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Businesses poised to grow if fiscal cliff resolved

8:33 AM, Dec 17, 2012   |    comments
Some fiscal certainty could unleash the Michelin man and other business enterprises.(Photo: AP)
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The Next Big Idea may be right around the fiscal cliff.

Economists say businesses are poised to unleash a wave of new products and services, and expand into new markets and territories if Washington can reach a deal on the year-end package of tax increases and spending cuts called the fiscal cliff.

Such risk-taking behavior can drive the economy and job growth more dramatically than replacing worn factory equipment or gradually hiring to meet customer demand.

"We're ready to pull the trigger - just give us some certainty," Pete Selleck, CEO of Michelin North America, said of planned company projects, including the development of fresh markets for new types of tires.

The fiscal cliff has frozen many such investments. Thirty percent of large-company CEOs plan to increase their capital spending in the next six months, down from 48% in the first quarter, according to a Business Roundtable survey.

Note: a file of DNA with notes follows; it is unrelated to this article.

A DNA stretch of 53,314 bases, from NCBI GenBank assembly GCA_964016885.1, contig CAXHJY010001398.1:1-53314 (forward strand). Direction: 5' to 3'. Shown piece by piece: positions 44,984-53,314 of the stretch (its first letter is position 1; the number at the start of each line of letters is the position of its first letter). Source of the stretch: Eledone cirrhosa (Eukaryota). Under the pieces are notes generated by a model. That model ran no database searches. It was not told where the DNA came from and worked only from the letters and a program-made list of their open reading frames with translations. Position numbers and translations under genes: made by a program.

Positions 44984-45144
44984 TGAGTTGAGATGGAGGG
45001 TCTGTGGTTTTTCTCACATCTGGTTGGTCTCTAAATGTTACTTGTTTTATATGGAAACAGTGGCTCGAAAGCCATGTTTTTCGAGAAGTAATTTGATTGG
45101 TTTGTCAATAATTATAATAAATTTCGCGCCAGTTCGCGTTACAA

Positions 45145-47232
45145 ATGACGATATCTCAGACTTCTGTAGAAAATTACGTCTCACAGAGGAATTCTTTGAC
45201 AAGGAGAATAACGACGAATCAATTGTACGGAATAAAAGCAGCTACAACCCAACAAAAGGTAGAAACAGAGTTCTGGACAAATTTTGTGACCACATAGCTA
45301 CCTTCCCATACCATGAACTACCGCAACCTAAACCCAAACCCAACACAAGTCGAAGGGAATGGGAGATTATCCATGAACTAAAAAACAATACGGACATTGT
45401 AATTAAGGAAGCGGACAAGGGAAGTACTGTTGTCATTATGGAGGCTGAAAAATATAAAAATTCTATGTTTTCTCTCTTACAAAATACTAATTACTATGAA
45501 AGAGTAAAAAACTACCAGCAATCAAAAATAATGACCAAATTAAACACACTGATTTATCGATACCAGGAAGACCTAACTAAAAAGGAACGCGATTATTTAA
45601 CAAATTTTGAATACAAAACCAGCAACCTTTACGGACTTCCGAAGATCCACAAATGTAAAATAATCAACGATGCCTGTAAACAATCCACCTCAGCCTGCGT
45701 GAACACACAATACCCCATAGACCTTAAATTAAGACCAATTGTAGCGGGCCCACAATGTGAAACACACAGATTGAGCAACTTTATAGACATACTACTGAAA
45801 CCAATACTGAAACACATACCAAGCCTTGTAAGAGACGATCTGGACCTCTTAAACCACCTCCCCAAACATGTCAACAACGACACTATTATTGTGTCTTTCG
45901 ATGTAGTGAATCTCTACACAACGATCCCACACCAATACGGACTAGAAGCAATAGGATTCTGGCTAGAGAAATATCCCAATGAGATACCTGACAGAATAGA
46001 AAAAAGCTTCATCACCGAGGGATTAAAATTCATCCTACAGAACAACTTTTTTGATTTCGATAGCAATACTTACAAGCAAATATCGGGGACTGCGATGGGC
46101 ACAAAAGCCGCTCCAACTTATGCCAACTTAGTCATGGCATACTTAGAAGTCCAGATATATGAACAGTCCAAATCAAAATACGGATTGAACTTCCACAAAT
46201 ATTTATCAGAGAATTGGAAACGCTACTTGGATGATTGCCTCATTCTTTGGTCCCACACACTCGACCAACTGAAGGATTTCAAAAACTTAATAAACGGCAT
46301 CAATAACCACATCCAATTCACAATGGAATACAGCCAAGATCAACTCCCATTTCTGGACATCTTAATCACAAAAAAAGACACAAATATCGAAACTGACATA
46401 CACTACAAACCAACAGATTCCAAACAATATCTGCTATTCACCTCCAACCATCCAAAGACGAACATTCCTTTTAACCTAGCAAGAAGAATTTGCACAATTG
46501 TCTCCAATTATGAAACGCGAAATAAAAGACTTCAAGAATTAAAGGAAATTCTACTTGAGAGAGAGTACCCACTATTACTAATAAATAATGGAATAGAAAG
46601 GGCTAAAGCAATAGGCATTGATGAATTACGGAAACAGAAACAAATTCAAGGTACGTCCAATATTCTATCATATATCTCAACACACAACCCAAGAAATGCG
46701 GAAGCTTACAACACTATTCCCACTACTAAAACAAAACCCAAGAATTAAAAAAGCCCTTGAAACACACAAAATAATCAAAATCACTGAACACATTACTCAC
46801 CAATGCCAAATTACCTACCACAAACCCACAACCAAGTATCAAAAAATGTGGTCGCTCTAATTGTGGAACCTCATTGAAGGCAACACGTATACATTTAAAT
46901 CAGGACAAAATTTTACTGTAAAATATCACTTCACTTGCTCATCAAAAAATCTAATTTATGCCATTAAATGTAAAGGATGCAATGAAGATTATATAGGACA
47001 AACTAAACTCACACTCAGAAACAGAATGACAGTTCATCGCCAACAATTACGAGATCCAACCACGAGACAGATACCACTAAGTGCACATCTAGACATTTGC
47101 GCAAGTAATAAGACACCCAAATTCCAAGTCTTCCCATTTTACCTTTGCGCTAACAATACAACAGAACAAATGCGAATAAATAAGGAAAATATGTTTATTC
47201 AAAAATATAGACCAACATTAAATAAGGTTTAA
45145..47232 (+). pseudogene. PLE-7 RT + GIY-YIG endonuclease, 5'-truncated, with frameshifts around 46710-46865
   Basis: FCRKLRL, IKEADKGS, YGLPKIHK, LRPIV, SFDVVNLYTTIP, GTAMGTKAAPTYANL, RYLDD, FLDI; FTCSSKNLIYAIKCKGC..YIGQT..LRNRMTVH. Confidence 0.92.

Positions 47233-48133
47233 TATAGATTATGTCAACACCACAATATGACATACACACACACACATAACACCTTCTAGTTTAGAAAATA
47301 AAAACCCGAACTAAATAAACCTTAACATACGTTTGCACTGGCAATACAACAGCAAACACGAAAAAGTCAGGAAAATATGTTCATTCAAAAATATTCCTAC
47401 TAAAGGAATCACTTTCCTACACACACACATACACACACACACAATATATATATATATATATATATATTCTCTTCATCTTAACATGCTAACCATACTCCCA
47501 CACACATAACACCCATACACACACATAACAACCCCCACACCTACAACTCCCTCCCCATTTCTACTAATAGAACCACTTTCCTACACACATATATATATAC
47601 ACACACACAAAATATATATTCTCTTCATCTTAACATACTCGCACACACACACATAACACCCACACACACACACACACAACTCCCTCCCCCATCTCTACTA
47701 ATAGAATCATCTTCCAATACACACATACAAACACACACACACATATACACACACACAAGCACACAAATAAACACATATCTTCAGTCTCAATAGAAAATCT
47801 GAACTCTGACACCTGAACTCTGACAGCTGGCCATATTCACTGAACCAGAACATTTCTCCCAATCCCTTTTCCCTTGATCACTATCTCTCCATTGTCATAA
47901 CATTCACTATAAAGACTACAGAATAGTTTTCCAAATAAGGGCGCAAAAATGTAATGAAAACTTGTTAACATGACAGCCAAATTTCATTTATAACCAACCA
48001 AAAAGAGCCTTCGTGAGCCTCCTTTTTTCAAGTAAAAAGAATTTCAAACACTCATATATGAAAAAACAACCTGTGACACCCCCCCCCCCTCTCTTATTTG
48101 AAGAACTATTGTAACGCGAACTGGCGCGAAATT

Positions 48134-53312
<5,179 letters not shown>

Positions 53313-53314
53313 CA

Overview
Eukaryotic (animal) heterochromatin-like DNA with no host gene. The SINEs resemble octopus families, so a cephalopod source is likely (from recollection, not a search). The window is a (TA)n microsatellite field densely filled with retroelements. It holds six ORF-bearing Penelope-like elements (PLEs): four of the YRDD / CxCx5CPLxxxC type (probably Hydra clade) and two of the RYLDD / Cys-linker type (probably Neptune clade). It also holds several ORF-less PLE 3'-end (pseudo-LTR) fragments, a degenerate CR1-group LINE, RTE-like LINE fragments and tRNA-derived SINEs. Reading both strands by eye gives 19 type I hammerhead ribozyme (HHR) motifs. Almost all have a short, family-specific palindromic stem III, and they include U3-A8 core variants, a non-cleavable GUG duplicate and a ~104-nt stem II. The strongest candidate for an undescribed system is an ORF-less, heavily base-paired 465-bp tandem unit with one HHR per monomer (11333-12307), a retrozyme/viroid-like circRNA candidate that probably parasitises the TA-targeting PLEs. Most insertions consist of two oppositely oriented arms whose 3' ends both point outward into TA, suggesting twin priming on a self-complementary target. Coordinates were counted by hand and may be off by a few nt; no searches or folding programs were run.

Yet, if a deal on the fiscal cliff is struck, as most analysts say is likely, a pent-up torrent of expansion-oriented projects could flow.

"That is where you get the big productivity gains, the outsize growth," says Mark Zandi, chief economist of Moody's Analytics.

During and after the recession, U.S. firms restored profits by cutting costs and modestly growing revenue. To ratchet growth much higher, companies must develop new products and markets, Zandi says.

Top U.S. corporations are sitting on record cash reserves. Yet, many backed off the past two years as the economy was slowed by events such as the European financial crisis.

Among the plans:

--Sports Resource Group of Minneapolis has developed a durable plastic wall for a popular elementary-school sport similar to dodge ball called Ga-Ga. Currently, schools use wooden walls that wear out faster.But Sports Resource chief Chris Guertin worries parent groups won't be able to raise the $3,700 for the walls with "this much uncertainty" about parents' future taxes. The project would add about a dozen factory workers.

--Abbey Color, which makes industrial dyes, will likely roll out new dyes in 2013 for the first time in four years if the fiscal cliff is resolved, says President Roger Nielsen in Philadelphia. He has worried the business won't provide the marketing capital he needs if the economy tanks.

--Sushi-teria, a high-end take-out sushi restaurant in Manhattan plans to open two more outlets next year after delaying expansion. When the fiscal cliff is fixed, "the mood of the country and the city will be different," says owner Victor Chan.

USA Today

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